So, do all districts need a BYOD policy? I do not think so. Some districts could really benefit from a BYOD policy, assuming it is properly implemented, but other districts that can afford to provide devices for students could see similar results. If the goal is to get a device in each student’s hand, districts should research and make the decision on whether a BYOD policy is the right choice for them.


Bring your own device. (2016, July 13). Retrieved July 15, 2016, from https://en.wikipedia.org/wiki/Bring_your_own_device

Chadband, E. (2012, July 10). Should Schools Embrace “Bring Your Own Device”? Retrieved July 15, 2016, from http://neatoday.org/2012/07/19/should-schools-embrace-bring-your-own-device/

Holeywell, R. (2013, September 3). BYOD Policies, Growing More Popular, Create Challenges for Schools. Retrieved July 15, 2016, from http://www.governing.com/blog/view/gov-byod-policies-create-school-challenges.html

St. George, D. (2014, September 14). Schools move toward ‘Bring Your Own Device’ policies to boost student tech use. Retrieved July 15, 2016, from https://www.washingtonpost.com/local/education/stem/schools-move-toward-bring-your-own-device-practices-to-boost-student-tech-use/2014/09/14/4d1e3232-393e-11e4-9c9f-ebb47272e40e_story.html

6 responses to “Week 9: Does every school need a “BYOD” policy?

  1. unicyclepro says:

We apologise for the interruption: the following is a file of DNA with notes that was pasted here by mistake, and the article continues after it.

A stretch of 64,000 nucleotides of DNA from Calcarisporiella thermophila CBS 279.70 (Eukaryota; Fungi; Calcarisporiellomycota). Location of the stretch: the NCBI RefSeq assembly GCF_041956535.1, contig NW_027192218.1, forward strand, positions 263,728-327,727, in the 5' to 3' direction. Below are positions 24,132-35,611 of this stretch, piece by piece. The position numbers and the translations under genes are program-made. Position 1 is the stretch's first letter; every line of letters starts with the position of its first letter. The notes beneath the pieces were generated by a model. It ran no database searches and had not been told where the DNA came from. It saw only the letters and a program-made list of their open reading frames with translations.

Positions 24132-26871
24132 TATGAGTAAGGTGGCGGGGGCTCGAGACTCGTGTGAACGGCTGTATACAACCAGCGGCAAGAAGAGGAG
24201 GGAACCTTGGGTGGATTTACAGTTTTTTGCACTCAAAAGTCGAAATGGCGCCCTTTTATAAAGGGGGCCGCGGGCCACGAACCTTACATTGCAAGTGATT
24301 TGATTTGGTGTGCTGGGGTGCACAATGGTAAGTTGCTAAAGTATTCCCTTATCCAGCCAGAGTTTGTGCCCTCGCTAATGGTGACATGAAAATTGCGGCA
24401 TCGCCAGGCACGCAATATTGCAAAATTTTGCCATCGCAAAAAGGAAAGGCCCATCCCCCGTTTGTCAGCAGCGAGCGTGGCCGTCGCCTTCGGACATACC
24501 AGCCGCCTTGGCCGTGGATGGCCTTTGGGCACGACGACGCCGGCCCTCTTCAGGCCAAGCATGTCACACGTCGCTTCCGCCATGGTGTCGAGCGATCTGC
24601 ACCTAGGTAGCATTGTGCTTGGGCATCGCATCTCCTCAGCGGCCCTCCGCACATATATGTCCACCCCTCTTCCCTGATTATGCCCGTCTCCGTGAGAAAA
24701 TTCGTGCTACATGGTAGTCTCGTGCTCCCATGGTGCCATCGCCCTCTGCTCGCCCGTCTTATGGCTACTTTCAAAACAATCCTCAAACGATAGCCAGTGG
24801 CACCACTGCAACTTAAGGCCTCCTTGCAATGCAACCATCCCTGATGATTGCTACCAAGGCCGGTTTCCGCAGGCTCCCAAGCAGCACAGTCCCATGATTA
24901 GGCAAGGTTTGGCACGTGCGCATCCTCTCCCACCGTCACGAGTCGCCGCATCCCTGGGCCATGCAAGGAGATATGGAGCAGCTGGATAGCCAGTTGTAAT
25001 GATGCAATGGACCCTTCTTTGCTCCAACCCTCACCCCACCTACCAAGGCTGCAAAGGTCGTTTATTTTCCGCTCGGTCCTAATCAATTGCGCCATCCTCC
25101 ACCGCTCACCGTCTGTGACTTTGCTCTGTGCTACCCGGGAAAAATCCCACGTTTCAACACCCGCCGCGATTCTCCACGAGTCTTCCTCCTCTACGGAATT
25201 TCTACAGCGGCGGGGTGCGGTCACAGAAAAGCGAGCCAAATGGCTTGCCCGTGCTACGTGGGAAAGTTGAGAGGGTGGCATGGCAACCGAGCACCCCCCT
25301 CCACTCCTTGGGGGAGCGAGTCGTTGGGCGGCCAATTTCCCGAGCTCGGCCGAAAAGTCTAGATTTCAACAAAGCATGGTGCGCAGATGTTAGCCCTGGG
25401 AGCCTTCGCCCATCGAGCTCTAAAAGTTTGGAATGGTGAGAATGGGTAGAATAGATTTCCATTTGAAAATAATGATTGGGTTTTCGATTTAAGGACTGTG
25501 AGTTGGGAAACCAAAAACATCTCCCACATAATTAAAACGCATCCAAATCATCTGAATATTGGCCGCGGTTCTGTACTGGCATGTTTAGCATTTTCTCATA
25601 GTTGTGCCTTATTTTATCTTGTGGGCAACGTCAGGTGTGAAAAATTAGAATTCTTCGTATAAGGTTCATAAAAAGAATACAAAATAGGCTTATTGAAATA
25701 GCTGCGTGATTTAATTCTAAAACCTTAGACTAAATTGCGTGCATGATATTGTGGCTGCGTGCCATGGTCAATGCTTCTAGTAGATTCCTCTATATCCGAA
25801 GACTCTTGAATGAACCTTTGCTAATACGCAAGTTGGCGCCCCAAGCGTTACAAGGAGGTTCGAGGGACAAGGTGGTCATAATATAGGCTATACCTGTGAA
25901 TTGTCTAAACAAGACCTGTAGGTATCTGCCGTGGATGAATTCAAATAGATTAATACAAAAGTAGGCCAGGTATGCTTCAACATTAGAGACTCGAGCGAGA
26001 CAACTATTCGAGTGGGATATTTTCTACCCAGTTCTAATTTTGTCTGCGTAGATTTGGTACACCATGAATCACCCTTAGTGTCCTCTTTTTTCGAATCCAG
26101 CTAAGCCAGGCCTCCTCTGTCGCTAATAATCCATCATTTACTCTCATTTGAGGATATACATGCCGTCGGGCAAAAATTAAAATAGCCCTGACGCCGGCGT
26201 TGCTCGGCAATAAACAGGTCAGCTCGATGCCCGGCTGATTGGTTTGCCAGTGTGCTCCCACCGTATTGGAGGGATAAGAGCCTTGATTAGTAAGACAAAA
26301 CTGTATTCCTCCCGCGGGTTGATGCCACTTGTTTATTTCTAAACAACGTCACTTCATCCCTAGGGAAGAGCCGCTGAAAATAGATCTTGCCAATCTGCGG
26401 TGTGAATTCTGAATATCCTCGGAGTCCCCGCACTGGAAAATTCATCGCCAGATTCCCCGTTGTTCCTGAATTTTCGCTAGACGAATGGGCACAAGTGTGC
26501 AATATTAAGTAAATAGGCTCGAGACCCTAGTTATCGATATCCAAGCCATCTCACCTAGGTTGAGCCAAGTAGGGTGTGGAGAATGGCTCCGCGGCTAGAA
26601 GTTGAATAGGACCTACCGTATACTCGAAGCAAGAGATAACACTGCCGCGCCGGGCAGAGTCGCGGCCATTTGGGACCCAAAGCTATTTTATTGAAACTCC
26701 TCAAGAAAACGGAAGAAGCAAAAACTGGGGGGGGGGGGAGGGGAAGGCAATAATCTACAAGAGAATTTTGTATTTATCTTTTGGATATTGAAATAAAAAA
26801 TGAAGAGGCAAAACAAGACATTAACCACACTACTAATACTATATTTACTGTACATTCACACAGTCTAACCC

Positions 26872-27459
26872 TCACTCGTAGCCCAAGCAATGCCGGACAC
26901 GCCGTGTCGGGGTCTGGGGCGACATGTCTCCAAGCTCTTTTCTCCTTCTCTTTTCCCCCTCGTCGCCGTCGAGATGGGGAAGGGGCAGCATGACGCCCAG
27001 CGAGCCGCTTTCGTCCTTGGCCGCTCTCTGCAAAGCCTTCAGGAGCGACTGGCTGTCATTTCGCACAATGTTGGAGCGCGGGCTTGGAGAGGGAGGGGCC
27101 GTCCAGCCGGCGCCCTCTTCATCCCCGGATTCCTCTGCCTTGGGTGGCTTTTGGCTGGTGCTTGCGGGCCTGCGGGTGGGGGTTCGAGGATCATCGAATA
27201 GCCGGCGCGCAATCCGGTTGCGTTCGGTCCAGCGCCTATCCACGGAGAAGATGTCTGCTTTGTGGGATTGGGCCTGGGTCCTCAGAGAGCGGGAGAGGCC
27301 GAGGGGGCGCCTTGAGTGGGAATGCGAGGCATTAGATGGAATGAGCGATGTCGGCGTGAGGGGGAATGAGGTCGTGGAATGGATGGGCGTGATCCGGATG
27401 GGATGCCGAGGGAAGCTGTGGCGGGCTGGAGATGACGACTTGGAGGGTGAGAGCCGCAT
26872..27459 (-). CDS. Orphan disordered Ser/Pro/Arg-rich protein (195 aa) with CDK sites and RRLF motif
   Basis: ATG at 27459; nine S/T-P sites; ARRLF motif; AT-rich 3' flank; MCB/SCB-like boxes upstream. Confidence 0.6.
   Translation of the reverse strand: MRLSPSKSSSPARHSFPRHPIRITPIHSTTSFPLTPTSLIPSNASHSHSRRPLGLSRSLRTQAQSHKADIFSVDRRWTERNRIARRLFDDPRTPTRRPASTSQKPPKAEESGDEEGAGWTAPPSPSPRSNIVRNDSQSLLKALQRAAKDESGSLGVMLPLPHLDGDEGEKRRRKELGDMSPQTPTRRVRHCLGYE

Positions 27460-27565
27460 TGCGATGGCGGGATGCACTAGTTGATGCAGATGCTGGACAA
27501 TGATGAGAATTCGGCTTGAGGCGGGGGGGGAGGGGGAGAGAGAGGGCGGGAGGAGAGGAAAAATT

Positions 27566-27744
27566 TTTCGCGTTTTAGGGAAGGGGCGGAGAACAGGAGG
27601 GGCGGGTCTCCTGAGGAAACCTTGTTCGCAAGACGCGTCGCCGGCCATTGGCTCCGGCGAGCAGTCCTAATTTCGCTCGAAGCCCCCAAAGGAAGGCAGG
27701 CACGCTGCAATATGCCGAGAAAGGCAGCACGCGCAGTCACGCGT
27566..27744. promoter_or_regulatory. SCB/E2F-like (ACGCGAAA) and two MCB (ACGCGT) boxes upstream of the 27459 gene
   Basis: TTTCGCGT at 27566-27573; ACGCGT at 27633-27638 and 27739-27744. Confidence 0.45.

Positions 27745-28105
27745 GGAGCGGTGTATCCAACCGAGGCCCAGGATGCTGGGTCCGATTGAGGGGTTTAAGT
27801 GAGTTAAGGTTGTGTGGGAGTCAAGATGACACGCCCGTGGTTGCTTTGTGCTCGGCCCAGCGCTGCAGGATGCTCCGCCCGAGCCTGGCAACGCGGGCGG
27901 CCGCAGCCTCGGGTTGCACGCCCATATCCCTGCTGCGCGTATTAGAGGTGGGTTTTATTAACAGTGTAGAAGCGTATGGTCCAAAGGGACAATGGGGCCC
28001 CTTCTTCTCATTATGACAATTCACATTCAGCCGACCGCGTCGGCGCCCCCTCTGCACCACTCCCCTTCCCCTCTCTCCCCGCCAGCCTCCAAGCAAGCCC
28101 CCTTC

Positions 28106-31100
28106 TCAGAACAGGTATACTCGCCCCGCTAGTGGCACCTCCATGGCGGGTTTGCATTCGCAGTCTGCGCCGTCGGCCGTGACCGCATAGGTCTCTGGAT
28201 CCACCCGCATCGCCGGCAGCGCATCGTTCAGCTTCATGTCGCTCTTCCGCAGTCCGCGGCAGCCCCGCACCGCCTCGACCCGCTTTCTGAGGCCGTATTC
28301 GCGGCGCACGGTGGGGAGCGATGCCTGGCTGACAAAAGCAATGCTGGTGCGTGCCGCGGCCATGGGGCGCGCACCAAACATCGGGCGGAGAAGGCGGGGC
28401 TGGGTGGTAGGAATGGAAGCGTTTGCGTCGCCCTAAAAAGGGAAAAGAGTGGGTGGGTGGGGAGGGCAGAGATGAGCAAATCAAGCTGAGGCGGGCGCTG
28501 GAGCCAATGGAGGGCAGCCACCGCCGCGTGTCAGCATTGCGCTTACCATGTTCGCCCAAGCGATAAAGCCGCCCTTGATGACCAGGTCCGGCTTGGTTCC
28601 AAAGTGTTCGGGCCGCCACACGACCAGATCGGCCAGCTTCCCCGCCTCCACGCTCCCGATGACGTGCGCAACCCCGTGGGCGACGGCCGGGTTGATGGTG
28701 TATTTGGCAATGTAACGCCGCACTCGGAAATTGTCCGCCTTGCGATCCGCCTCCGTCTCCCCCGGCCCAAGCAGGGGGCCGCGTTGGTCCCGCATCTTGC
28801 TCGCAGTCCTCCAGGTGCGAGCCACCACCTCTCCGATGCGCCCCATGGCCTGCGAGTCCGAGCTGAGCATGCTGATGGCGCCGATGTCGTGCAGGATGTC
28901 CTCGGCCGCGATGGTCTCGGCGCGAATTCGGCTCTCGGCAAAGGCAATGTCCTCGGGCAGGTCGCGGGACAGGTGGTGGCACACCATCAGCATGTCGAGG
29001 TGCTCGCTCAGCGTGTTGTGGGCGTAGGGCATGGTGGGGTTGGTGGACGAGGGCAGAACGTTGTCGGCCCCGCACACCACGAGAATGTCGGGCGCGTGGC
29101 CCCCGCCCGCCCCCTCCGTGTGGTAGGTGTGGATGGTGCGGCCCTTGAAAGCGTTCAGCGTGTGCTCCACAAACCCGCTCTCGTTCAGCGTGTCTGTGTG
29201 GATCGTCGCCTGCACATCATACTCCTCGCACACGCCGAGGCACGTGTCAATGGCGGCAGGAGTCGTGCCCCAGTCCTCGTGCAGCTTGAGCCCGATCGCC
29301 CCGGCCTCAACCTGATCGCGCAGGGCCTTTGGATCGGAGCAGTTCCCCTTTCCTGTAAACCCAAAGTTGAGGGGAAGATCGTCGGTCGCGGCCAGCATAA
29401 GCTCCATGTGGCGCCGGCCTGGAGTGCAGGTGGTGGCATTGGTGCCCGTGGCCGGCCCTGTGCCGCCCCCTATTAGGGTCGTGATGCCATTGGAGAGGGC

Interesting you don’t think schools need a BYOD policy. Two of the biggest issues you brought up is decreasing funding, and the fact students want to use something they are familiar with. I think if we are going to allow students to use their own device, there needs to be policy, or at least a protocol of how a school’s network will deal with non-school tech. Our school has at least two networks. One for student accounts that kids can log onto with school tech (computer lab, school laptops, Chromebooks, etc.), and another that is limited Internet for all those non-school devices such as personal laptops, tablets, iPads, and of course smartphones. Unless there is funding for students to be provided with devices, you have to plan, prepare for, and expect more and more students to BYOD. There is a high cost to maintain, repair, and provide tech devices. I can’t see an easier way to allow more students access than BYOD. Write a policy now and prepare for the future. You can at least have a policy of what types of BYOD students can bring, and describe minimum specifications for access to school networks.


    • Sarah K says:

      I don’t think all schools need BYOD policies, but I do see where some schools can really benefit from them. I don’t think districts should default to BYOD without properly researching the best policy ideas first. If they can afford to provide devices for students, then BYOD wouldn’t be necessary.


  2. waclawskid says: